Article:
A GIPPSLAND doctor is urging Wellington Shire residents to take heed of government advice on social distancing and hygiene, as the municipality recorded its first case of the coronavirus amid an increasing infection rate in Australia and overseas.
With Thursday’s confirmation that a person in neighbouring city Latrobe had tested positive to COVID19, vice-president of the Rural Doctors Association of Victoria and Central Gippsland Health GP, anaesthetist Rob Phair, warned of the risks of complacency.
“The message I would send at this time is to follow the Health Department’s official advice and stick to the measures of hygiene precautions and social, or rather physical, distancing,” he said.
“I know that’s a hard message to take on, but it’s an important message if we are to contain this virus,” he said.
Dr Phair said it was not “business as usual” any more, despite some communities being slow to adopt strict physical distancing protocols and other measures.
“The difficulty is that the advice applies to everyone, even those who are young and well, so people are still getting used to it,” he said.
“But everyone needs to listen to what the Health Department is saying.”
Dr Phair said the “gold standard” of advice would be to “stay home whenever possible” and avoid physical social contact, even in regional areas where the virus had not yet been detected.
“The next few weeks are crucial, and that is not being alarmist, that’s the advice,” he said.
“Consider whether you need to be out and about, and whether you can call or Skype your extended family rather than visiting them in person.”
While social distancing involves remaining out of group settings, banning gatherings of more than 100 people, avoiding mass gatherings and maintaining distance, there are concerns the message is not being taken seriously in regional areas, particularly among younger people not in the ‘at risk’ category.
The Health Department has stated that it is an important part of mitigating pandemic influenza, and complements other approaches in decreasing the likelihood of its spread.
But in Sale on Saturday, some cafés and pubs were overflowing with people socialising, with little apparent concern about the social distancing requirement to stay one and half metres from each other, and the limit on numbers to one person per four square metres for inside spaces.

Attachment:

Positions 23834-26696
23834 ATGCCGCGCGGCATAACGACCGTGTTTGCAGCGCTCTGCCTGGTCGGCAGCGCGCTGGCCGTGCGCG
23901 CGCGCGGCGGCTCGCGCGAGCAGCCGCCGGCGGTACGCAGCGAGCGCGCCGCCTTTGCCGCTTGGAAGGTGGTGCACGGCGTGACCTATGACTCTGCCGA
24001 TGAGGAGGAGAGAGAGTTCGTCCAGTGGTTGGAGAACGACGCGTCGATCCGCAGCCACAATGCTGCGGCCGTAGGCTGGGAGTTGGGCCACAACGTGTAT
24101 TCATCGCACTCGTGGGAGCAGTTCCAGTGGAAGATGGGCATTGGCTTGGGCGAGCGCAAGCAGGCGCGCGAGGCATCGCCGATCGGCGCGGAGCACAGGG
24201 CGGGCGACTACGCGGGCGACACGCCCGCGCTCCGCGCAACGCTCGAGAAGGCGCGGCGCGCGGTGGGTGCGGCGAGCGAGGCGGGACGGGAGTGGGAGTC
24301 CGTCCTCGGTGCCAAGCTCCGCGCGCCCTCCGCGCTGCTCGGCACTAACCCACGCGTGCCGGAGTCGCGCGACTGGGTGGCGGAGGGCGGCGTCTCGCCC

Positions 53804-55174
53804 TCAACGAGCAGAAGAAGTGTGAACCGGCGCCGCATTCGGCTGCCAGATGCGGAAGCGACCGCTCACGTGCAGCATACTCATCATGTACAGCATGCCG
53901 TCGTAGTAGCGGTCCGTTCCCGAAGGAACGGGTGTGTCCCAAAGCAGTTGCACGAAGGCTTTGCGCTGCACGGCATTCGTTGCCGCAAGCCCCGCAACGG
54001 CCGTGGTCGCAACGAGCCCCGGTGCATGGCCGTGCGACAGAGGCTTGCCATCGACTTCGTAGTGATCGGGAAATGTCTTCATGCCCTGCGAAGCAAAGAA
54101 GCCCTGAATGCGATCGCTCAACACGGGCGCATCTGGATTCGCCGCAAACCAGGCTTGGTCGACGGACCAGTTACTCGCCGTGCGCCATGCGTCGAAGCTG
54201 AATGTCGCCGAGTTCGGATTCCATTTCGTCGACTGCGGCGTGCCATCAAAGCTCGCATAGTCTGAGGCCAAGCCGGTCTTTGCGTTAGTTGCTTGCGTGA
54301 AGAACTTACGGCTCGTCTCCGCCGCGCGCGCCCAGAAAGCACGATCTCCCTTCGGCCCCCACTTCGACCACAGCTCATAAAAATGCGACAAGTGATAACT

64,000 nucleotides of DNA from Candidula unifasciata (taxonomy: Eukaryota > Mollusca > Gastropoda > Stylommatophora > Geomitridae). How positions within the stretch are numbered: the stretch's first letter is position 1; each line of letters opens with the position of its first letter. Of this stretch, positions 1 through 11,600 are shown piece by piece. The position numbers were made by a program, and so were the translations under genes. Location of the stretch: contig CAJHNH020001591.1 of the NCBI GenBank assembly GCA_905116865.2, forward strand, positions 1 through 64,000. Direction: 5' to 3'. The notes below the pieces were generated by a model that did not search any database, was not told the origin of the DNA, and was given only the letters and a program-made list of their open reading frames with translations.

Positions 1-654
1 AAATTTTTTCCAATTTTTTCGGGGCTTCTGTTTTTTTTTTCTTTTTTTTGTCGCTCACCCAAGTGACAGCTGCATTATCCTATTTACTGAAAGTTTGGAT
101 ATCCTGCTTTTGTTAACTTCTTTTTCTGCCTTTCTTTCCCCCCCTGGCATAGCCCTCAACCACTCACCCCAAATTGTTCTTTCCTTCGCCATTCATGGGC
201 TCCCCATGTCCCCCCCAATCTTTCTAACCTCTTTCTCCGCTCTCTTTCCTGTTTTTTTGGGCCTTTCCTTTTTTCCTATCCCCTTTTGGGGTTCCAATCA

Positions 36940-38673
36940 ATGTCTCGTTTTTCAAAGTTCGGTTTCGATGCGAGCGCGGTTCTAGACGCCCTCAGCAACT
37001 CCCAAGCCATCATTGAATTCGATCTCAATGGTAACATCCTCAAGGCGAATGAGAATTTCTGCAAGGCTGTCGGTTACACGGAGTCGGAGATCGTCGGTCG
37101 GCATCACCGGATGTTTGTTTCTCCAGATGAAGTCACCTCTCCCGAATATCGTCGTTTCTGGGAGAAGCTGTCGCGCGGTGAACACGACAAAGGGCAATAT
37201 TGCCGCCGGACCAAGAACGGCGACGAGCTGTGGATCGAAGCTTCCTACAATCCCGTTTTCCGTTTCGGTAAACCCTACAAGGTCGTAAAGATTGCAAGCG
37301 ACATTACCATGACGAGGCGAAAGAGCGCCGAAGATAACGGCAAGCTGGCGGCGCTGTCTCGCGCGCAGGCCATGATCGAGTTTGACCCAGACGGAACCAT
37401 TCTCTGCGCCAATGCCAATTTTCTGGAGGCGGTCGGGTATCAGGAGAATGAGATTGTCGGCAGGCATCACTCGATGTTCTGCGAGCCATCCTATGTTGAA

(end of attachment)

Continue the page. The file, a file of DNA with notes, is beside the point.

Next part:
Dr Phair said residents had a responsibility to protect everyone, especially the elderly and those with compromised health who were most at risk from the virus.
“People have to understand the risk to older people – do they really need to catch up with mum and dad for dinner on Saturday night, or the grand parents, or could they just call?” he said.
“I know it’s tricky.
“But all of us have to take responsibility for slowing the spread of COVID-19.”
Dr Phair said people with serious medical conditions should be talking to their GPs (ideally over the phone, in the first instance) about advance care planning now, if they hadn’t already done so.
“It’s really important that everybody discusses their future health care preferences, just in case they do get very sick.”
Since the first Australian-confirmed case of coronavirus was announced on January 25, the government has steadily ramped up its advice.
It has now banned indoor gatherings of more than 100 people and outdoor gatherings of 500.
It is advising people to avoid handshaking and all non-essential travel, and to maintain regular and appropriate hand cleaning and disinfection of shared surfaces.
For those who are at work, large face-to-face meetings should be avoided, and meetings ideally held via video conferencing or phone calls (with face-to-face meetings that have to be held occurring outside if possible).
People who are not sick are not being advised to wear face masks, despite many people choosing to do so, as there is currently a shortage and they should be reserved for medical professionals and the ill.
In the wake of this advice, all tourism campaigns to lure people back to Gippsland have now been put on the backburner, as official advice focuses on protecting communities and keeping people from travelling unnecessarily.
The first case to be recorded in Australia was on January 25 in Victoria, when a man returning from Wuhan, China, tested positive.
But in less than two months, a rapid rise in infections has seen that figure jump to more than 1000 nationally in Australia, and more than 350 in Victoria, most of those in Melbourne, but four in regional areas.
On Friday, Prime Minister Scott Morrison announced that Australia’s travel ban had been extended to include all foreign nationals.
This means anyone not an Australian citizen, Australian resident, or their dependents will be denied entry to the country.
Australians returning home from overseas will still need to self-quarantine for 14 days from the date they arrive in Australia.
It is believed most Victorians who are required to are voluntarily complying with requests to isolate, but expanded powers now mean that people who don’t comply with a directive could be fined up to $20,000.
Fines for businesses that don’t comply could be up to $100,000.
In Italy, which was slow to implement social distancing measures, the death toll has spiked to more than 5000 with almost 60,000 people diagnosed with the disease.